ProcMon vs. ProcMonX

Wednesday, January 17, 2018

The (now classic) Process Monitor tool from Sysinternals allows watching important activities on a system: process and thread creation/termination, image loading/unloading, file system operations and registry operations (and some profiling events). This tool helped me many times in diagnosing issues or just understanding what's going on in a particular scenario. Yesterday I released the first preview of a tool called Process Monitor X (ProcMonX), as a possible alternative to ProcMon. ProcMonX provides information on similar activities to ProcMon, but adds many more events, such as networking, ALPC and memory. In fact, the number of possible events is staggering, since there...
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Driver Introspection with DriverMon

Saturday, November 18, 2017

In the past few weeks I've been working in my non-existent spare time on DriverMon - a driver monitoring tool for Windows. The tool is far from complete, but it's already quite useful. In this post I'll describe how to use it and some of the challenges of building such a tool. Initially I wanted to be able to track every I/O Request Packet (IRP) targeted to monitored devices. The term "devices" here is important, as the Windows I/O system is device-centric rather than driver-centric. That is, requests are delivered to devices, not drivers. A device can be thought of...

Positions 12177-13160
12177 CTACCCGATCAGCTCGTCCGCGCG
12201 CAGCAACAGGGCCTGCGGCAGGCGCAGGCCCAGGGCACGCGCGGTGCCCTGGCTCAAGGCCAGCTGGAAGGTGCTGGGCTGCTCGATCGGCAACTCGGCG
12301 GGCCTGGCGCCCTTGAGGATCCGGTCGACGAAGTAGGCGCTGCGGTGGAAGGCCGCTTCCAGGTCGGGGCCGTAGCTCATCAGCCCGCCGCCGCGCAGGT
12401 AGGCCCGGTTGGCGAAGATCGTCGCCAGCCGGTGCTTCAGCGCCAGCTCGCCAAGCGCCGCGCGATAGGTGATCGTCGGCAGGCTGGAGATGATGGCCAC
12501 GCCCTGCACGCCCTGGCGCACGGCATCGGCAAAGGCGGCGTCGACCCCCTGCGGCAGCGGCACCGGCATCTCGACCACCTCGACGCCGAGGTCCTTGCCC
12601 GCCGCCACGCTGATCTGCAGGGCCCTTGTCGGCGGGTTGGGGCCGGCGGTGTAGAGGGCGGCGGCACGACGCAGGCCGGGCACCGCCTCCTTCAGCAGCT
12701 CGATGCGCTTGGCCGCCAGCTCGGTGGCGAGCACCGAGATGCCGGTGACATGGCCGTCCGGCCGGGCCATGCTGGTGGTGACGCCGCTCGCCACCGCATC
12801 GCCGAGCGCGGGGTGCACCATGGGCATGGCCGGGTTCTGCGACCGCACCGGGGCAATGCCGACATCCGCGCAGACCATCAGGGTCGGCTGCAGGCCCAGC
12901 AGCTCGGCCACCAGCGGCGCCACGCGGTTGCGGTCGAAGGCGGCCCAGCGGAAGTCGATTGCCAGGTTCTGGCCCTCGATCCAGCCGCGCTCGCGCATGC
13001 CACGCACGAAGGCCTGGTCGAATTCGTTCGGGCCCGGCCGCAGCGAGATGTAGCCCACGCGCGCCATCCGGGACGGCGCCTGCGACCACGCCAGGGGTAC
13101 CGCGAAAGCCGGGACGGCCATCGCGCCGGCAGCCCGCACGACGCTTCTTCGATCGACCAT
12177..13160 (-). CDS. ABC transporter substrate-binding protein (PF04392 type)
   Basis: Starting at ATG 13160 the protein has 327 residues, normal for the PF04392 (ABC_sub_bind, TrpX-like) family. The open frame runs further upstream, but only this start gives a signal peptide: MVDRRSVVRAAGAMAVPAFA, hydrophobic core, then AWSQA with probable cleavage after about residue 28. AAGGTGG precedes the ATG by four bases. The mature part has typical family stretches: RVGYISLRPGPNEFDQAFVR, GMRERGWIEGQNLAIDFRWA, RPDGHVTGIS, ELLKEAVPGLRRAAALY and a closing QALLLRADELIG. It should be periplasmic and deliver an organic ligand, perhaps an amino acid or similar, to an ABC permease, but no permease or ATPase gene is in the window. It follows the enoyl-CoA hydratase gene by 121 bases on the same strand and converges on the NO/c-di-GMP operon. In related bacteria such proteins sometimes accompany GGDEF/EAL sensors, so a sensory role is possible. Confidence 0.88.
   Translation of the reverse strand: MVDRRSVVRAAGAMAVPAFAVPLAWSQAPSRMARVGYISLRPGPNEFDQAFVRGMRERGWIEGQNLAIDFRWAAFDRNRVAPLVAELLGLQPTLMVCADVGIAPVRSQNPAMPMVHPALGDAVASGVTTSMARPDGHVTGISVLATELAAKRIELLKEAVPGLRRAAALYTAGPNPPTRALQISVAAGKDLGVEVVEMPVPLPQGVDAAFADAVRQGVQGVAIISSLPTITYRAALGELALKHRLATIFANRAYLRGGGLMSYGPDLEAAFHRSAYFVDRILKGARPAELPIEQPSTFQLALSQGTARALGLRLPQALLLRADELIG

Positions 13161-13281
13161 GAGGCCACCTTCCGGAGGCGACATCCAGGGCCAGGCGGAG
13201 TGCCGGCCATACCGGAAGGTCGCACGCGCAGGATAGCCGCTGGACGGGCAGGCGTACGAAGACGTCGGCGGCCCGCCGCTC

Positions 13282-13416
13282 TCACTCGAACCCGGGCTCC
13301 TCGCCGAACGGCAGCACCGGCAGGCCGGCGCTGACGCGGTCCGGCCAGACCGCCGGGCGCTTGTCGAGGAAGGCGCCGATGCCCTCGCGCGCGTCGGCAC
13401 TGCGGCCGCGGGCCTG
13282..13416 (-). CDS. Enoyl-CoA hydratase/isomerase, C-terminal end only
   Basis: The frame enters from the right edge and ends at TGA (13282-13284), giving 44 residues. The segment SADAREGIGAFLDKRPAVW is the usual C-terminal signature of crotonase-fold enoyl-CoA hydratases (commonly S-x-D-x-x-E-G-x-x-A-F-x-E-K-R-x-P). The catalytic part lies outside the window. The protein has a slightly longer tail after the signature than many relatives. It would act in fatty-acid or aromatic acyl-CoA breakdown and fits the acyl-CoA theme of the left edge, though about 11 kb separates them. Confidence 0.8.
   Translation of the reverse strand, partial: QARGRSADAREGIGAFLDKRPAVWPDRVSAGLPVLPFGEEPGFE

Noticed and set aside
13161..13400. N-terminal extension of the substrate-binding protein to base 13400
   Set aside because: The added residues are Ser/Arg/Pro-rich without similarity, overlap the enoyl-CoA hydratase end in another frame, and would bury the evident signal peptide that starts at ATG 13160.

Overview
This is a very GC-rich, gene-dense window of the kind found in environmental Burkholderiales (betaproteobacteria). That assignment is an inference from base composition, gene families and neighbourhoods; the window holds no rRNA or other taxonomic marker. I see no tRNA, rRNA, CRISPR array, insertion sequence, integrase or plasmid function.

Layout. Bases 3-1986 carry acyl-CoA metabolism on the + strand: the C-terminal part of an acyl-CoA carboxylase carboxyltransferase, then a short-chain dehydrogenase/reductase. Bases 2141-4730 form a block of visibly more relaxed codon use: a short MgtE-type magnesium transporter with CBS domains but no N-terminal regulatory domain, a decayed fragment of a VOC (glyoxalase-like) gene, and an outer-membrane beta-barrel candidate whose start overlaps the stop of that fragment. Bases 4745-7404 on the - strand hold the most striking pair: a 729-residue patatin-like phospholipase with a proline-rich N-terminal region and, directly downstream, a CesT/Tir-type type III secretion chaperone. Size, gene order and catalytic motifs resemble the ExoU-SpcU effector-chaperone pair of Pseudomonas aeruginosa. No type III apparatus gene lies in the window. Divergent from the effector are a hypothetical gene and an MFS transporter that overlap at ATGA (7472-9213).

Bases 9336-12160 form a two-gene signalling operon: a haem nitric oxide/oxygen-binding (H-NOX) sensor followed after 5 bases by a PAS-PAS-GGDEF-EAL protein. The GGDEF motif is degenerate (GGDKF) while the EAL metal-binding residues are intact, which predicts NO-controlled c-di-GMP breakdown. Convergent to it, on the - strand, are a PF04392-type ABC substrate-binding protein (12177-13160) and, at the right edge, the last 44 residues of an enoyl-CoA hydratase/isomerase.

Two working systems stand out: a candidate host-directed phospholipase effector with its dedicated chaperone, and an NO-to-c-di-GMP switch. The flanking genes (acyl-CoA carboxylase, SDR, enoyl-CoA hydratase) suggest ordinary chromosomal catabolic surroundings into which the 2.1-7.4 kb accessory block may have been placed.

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Integrating COM IPC into Existing Executables

Friday, October 6, 2017

A few days ago at work, a requirement arouse to create some form of inter-process communication (IPC) between two cooperating processes where the source code for the executables themselves already existed, so such mechanism should integrate into the existing code as easily as possible, while providing bi-directional communication. Several options were brought up, including pipes and sockets. The processes are services and have no UI, so Window messages were not an option. Other ideas included shared memory with notifications using kernel event objects... and then I suggested COM. There was a brief silence and then people started murmuring things like "COM...
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Hooking COM Classes

Monday, August 7, 2017